The Brough Family Organization (BFO)--one of the largest and oldest ancestral family organizations and surname associations in the world--has stated the following about Ancestral Family Organizations (AFO's):
"Ancestral family organizations are often able to accomplish much more than individual families or 'grandparent' family associations. Because of their extensive membership and databases, AFO's are often able to locate and obtain genealogical and historical information much faster and cheaper than individual families or grandparent associations.
"Also, AFO's often know about--and can find and acquire from different parts of the world--unique genealogical data and historical records, such as those found in family bibles, personal journals, private indexes and photographic collections. These sources can provide genealogical information not commonly found in ecclesiastical or government records.
"Finally, because of its broad membership and extensive number of contributors, AFO's can usually afford and support extensive research by professional genealogists much easier and for longer durations than can most individual families or grandparent family associations."
For an example of what an AFO can do, visit: http://www.broughfamily.org/ancestral_family_organizations.html
AFO's Can Accomplish Unique Extraction Projects
Surname Index and Relationship Project (SIRP) is a "structured extraction and research system used to identify individuals and combine them into family units". In 2011, SIRP was successfully used by two of the world's largest ancestral family organizations to identify and connect hundreds of individuals living in two countries.
SIRP acquires online genealogical data from multiple sources on individuals having the same (or similar) surname in a designated geographical area, then inputs all such names and their associated dates and places of births, christenings, marriages, deaths and burials into a PAF-style (and GEDCOM friendly) database. Once this database has been compiled, then analysis, screening and merging tools are used to match and link individuals together into related families and larger ancestral lineages.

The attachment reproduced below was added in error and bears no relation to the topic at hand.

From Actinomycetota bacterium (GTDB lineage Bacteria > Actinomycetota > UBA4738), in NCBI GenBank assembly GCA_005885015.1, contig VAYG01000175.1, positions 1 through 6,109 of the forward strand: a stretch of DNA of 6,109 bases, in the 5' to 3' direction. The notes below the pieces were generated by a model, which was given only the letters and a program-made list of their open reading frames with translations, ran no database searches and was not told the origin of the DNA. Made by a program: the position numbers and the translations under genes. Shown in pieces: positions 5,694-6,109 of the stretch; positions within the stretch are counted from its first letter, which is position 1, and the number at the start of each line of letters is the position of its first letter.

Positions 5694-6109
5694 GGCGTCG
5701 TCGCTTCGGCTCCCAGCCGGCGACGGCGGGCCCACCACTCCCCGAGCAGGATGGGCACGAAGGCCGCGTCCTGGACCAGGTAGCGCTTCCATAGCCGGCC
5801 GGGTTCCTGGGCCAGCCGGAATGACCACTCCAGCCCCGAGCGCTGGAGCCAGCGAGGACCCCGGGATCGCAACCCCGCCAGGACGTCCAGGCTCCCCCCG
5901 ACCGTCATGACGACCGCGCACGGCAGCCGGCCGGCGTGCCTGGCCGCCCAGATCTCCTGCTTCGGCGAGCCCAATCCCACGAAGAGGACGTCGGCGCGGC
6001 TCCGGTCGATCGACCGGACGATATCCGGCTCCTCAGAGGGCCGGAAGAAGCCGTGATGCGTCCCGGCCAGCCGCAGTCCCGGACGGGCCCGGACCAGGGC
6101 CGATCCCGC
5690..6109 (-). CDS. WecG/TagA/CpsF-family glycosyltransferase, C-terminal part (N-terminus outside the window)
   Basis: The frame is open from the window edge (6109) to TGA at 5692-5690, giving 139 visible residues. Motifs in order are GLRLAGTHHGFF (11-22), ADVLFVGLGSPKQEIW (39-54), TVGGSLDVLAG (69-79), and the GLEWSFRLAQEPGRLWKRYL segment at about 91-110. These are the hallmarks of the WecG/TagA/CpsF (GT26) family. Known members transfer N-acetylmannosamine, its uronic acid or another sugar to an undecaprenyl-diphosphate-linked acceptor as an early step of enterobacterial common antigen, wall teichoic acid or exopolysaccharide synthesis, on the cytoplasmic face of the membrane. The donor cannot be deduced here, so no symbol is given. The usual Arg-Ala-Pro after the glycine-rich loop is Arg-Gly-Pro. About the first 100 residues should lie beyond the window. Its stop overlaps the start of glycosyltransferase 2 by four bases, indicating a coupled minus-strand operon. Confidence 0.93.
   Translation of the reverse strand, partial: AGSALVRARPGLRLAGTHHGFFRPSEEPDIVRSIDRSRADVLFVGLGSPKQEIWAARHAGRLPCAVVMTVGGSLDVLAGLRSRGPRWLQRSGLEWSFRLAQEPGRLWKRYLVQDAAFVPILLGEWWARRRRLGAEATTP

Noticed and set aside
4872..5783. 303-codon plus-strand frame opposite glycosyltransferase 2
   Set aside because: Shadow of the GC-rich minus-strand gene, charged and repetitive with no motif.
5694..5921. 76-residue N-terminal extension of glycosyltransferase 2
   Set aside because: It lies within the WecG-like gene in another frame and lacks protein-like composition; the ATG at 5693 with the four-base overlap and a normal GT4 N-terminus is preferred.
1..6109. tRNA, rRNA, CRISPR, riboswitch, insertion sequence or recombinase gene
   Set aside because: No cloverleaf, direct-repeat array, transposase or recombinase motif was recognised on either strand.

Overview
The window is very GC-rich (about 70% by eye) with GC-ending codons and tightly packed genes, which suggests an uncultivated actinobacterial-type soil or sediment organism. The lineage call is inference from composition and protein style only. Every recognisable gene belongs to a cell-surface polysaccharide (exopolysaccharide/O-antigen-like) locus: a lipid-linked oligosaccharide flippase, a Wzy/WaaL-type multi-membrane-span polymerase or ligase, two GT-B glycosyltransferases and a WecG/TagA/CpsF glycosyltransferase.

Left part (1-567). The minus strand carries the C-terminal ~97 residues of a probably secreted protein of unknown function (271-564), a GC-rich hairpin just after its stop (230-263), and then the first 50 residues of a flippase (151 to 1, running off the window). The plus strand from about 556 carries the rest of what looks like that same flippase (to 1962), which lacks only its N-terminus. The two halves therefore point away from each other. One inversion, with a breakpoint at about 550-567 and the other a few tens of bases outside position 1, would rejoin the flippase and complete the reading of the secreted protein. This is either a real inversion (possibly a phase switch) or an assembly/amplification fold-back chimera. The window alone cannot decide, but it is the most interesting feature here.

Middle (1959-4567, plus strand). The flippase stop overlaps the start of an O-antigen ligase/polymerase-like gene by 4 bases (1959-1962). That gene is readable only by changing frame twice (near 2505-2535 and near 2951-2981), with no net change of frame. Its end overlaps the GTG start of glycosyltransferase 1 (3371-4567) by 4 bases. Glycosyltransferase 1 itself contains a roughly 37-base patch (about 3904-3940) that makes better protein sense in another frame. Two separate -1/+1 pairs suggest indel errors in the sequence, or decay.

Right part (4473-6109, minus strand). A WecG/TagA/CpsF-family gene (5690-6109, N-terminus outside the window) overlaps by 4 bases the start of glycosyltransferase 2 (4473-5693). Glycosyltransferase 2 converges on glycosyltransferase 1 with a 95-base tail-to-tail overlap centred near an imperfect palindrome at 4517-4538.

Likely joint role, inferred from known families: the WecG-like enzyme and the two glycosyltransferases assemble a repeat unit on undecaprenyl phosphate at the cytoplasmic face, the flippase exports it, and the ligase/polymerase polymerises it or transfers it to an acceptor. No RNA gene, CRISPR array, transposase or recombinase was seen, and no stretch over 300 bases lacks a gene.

Some of the genealogical sources used by SIRP include the following:
1) LDS Ancestral File - available at some Family History Libraries and/or on earlier (DOS-style) computer disks.
2) Pedigree Research File (PRF) - available at Family History Libraries and/or on earlier computer disks.
3) International Genealogical Index (IGI)
4) FamilySearch.org (including New FamilySearch and FamilySearch Family Tree)
5) Available online Government Indexes of Births, Marriages, Deaths and Burials, such as the British GRO (for England and Wales); and the UKBMD Search .
6) Available online Name Indexes and Databases from commercial sites, such as Ancestry.com ; FindMyPast.com ; and Non Conformist & Non Parochial Records (These three websites can be accessed free-of-charge at Family History Libraries throughout the world.)
7) Available GEDCOM files from known and reliable Family Members and Related Individuals.
In 2011, the Brough Family Organization (BFO) and Osmond Family Organization (OFO) used SIRP methodologies to compile databases of hundreds of "Brough" and "Osmond" surnamed individuals who had lived from 1800 to the early 1900's in New Zealand and in New South Wales, Australia. Subsequent analysis, screening and merging of these databases resulted in the rapid identification of numerous linked individuals and multiple family lineages.
In 2012, SIRP methodologies were used to successfully document and link hundreds of military servicemen (and women) who died while serving their countries in World War I and World War II to their families and ancestors.